For example, telling the reader that a character is angry doesn't create much of an impact.  How angry is angry?  Forcing the character to stand by and watch…

Common Writing Mistakes Seen During Beta Reading

I've been beta reading for authors for quite some time now.  It has been an interesting process, to say the least.  I love that it allows me to meet fellow authors that are all in a different stage of their writing career.  The process of helping them has, in turn, helped me a great deal.  Beta reading forces me to take a much closer look at the flaws in my own writing and to try and figure out ways to fix these issues.

What's interesting to me is that many writers suffer from the same mistakes while working through that first novel or short story.  I've done enough of these beta projects to now see patterns in what I come across.  So I thought it would be useful to do a blog series on these common mistakes.

In each blog post in this series I'll address the mistake and a possible solution to this type of mistake.  However, I feel the need to add a small disclaimer: I'm not a best selling author that makes millions of dollars from my writing.  Like countless others,…

Canceling Out the Distractions

My new favorite thing is noise canceling headphones.  I've had a pair for years but lately I've been using them to write.  Game changer!

I'm generally very focused once I get into a focusing zone.  However, everything about my brain requires long stretches of start up/shut down.  It takes me at least an hour to fully wake up in the morning (and that's with coffee) and when I go to sleep it's a several hour long process.  The same goes for focusing.  I can work for long stretches of time but calming down enough to actually get into the focusing zone can require some work.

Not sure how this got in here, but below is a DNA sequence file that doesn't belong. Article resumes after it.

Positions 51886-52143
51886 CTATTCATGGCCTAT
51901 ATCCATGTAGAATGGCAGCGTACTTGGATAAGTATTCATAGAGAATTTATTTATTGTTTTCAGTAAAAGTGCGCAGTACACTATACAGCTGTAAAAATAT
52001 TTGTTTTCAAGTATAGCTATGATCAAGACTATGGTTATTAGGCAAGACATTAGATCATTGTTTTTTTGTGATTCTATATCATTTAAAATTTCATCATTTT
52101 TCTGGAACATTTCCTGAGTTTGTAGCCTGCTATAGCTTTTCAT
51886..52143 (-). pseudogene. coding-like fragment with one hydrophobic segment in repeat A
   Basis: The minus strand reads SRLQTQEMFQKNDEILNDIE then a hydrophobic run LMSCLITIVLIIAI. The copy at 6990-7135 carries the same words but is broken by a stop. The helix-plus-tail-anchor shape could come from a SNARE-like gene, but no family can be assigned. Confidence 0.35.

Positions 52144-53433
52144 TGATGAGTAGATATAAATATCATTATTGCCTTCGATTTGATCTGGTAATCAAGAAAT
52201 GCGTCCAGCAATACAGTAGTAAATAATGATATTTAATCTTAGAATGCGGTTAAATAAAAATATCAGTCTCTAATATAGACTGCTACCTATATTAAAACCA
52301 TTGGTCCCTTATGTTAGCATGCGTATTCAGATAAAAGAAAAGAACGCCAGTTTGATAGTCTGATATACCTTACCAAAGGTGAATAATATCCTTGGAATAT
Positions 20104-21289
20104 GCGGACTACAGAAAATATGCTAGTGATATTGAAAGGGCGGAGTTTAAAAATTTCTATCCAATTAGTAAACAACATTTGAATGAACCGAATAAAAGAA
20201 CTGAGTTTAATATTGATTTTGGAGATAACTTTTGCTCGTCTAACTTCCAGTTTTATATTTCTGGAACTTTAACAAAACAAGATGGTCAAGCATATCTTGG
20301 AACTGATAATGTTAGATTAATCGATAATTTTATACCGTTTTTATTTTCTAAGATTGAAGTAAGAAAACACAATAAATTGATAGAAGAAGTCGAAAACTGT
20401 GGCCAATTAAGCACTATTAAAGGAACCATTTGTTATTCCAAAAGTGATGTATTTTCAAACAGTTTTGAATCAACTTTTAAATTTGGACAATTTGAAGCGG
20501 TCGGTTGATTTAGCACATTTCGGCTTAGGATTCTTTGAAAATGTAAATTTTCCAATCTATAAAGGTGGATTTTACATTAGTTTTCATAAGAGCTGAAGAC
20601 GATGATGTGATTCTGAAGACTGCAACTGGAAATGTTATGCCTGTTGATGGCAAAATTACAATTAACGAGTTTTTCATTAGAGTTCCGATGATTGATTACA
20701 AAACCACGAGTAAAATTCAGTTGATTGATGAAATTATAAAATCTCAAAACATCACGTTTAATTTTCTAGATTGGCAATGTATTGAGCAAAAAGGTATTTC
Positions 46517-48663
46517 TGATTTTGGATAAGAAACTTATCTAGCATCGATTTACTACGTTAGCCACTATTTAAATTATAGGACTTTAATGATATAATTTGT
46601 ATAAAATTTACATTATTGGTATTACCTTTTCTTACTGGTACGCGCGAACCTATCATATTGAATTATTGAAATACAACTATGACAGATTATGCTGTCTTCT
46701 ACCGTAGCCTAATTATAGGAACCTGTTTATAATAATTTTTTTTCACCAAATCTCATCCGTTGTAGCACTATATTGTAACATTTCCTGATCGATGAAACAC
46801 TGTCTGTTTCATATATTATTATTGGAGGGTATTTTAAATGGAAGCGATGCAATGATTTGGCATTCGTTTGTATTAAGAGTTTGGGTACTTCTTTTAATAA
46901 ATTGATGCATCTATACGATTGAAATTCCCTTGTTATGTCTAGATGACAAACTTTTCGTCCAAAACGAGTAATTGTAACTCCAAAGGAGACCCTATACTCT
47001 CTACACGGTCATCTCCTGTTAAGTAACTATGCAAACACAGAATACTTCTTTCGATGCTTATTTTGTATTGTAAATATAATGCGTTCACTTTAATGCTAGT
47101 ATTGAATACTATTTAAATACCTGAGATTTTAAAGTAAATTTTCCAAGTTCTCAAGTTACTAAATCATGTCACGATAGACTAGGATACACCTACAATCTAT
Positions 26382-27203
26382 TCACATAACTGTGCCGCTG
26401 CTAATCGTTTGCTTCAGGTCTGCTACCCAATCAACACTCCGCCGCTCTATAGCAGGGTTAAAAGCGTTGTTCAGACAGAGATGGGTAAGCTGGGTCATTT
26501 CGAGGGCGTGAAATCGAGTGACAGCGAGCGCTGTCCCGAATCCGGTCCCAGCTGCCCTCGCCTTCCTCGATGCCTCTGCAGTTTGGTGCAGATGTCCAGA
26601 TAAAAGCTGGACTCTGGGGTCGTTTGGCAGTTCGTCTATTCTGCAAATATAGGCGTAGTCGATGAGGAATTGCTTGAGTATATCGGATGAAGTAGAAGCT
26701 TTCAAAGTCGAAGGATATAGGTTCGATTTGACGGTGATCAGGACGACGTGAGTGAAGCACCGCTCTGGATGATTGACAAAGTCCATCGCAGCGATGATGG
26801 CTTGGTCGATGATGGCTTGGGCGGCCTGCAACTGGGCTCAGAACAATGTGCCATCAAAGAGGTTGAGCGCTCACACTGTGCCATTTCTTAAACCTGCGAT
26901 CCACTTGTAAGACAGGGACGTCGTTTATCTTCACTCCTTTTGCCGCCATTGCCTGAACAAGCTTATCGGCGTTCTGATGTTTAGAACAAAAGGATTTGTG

So I took the advice of a friend and tried headphones with music.  I made myself a playlist of classic music--no words!  It took some getting used to.  I'm a musician so my first instinct when I hear music is to focus on it.  But I kept the volume turned down low and I made a point of having the music on only when I'm writing.  If I turned away to look at my phone or check my email, I pause…

Review of "This Long Vigil," short story by Rhett C. Bruno

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Summary:   After twenty five years serving as the lone human Monitor of the Interstellar Ark, Hermes, Orion is scheduled to be placed back in his hibernation chamber with the other members of the crew. Knowing that he will die there and be replaced before the ship’s voyage is over, he decides that he won’t accept that fate. Whatever it takes he will escape Hermes and see space again, even if it means defying the regulations of his only friend -- the ship-wide artificial intelligence known as Dan.
Review: Turning fifty is a mental milestone for most people.  But it's a bit more than that for Bruno's main character, Dan.  Fifty marks the end of his life.
This is a phenomenal short story.  Bruno cleverly touches on a number of everyday life and aging issues in a very short space of time.  The setting of the space ark traveling for 200 years to the next closest inhabited planet was brilliant.  Dan literally has nowhere he can go but forward, a perfect metaphor for life itself.
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Getting Back Into the Word Count Saddle

Now that the wedding chaos has finally died down, I'm forcing myself back into a more intense writing schedule.  To my credit, I did keep up my daily writing!  How many words I got down on the page fluctuated greatly but Monday through Friday I would sit my butt in the chair and do something.

It was actually a nice way to spend the year.  I mentioned this before in earlier blogs but it allowed me the freedom to enjoy writing again.  I wasn't adding words for the word count sake, I was writing them because I liked the way they connected to each other.  Given everything else that was going on, it was perfect for the time.

But now it's not so perfect.

I have finally reached the mental state where publisher me has resurfaced.  Author me reigned supreme for too long!  The slowness in which I complete stories is now starting to bother me because it feels like I have too much to tell and never enough time to write.

So I'm forcing myself back into daily word counts again.  It …